Submitted by Matthew Zalaznick on Sun, 02/22/2015 - 9:46am
Congress made the right decision a decade ago when it required states to administer yearly tests to public school students — and improve instruction for poor and minority students — in return for federal education aid.
Submitted by Matthew Zalaznick on Fri, 02/20/2015 - 11:27am
One of the least understood impacts of gentrification is its role in a neighborhood’s education system. While proponents of gentrification cite a range of positive impacts, including decreased crime rates and increased property values, the impacts on traditional neighborhood schools are murkier.
Submitted by Matthew Zalaznick on Fri, 02/20/2015 - 11:21am
Prominent interest groups are promoting reform agendas and striving to influence policymakers and public opinion using individuals who have substantial media relations skills but little or no expertise in education research, say the authors of the study.
Submitted by Ariana Fine on Fri, 02/20/2015 - 2:03am
For all the attention to diversity, one perspective remains almost absent from the conversation about American education: The viewpoint of those who weren’t good at school in the first place.
Submitted by Ariana Fine on Fri, 02/20/2015 - 1:43am
A new state bill would revise current law to allow more teens and high schools to participate in dual enrollment programs. That’s an investment worth making, because preparing more students for college work saves money for families and taxpayers and increases postsecondary graduation rates.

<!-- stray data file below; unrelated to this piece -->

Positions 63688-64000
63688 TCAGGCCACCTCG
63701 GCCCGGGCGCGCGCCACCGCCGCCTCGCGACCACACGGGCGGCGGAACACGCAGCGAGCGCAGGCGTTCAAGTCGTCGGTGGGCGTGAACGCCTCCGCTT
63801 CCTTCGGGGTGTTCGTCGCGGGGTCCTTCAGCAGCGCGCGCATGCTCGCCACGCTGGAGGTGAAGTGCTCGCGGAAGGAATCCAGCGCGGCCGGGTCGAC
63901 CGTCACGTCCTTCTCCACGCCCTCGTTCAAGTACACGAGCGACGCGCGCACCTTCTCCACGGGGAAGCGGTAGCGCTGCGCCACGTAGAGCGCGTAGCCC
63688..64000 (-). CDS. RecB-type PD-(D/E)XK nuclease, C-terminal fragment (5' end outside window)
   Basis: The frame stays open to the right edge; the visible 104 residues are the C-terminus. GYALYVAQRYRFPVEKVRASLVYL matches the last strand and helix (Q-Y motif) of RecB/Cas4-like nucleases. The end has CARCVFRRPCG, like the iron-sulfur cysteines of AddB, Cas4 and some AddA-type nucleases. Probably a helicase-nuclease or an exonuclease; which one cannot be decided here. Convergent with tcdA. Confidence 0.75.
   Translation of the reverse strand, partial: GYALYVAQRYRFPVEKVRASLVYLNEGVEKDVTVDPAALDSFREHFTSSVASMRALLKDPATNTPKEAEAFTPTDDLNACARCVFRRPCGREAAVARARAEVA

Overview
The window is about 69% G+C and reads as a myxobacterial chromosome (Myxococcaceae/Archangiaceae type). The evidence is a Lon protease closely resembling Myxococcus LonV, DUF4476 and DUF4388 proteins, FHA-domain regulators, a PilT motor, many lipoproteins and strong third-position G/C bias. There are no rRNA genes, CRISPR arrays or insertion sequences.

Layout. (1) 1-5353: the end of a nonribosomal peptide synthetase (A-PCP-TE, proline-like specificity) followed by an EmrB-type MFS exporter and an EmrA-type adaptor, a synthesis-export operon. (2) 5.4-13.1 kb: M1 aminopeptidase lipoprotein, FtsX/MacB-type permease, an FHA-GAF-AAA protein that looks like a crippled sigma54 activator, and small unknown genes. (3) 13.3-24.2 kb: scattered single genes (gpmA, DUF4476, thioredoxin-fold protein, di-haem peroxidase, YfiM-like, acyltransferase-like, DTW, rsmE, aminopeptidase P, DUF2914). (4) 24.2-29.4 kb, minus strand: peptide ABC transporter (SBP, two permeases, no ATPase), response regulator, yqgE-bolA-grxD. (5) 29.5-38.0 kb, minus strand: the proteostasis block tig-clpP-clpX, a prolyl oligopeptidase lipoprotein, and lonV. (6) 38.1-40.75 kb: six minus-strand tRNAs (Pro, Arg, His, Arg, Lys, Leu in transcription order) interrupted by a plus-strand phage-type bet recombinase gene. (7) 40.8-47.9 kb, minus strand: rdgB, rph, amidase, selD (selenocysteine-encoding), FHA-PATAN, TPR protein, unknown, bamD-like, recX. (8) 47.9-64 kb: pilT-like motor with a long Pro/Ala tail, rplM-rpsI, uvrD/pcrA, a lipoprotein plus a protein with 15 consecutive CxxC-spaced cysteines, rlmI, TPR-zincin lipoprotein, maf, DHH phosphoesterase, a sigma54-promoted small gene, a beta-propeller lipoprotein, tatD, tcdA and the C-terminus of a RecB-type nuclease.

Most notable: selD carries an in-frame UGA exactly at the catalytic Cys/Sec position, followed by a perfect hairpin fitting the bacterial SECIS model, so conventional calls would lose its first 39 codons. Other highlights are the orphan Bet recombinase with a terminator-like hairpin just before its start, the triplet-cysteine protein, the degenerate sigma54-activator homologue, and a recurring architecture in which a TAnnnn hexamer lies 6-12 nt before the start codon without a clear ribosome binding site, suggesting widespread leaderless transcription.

Submitted by Ariana Fine on Thu, 02/19/2015 - 3:34pm
Under No Child Left Behind, accountability has hinged entirely on standardized test scores. The problem is, a single test score is like a blinking "check engine" light on the dashboard. It can tell us something's wrong but not how to fix it. What we need instead is a whole dashboard of indicators that monitor better measures of success and learning opportunities.
Submitted by Ariana Fine on Thu, 02/19/2015 - 4:06am
The right combination of educational media and technology, far from being a brain drain, can have a positive and immediate impact on learning.
Submitted by Ariana Fine on Thu, 02/19/2015 - 3:55am
By making it unnecessarily difficult for high-quality professionals to enter the classroom, and equally difficult for neighborhood schools to fill teaching vacancies, unions protect their members from competition while protecting profit from dues.
Submitted by Ariana Fine on Thu, 02/19/2015 - 3:26am
In what’s become a re-enactment of a misguided pursuit a decade ago, some state lawmakers want to prohibit student access to public school sex education classes without parental consent. The current policy, in which local school boards decide whether schools have an “opt-in” or “opt-out” option, works and doesn’t need to change.
Submitted by Ariana Fine on Wed, 02/18/2015 - 1:49am
Effective teachers weave engagement elements in their classes casually and effortlessly while average teachers try to deliver content. There is no question content is important but if a teacher is merely delivering content, there is really no difference between a UPS driver and a teacher.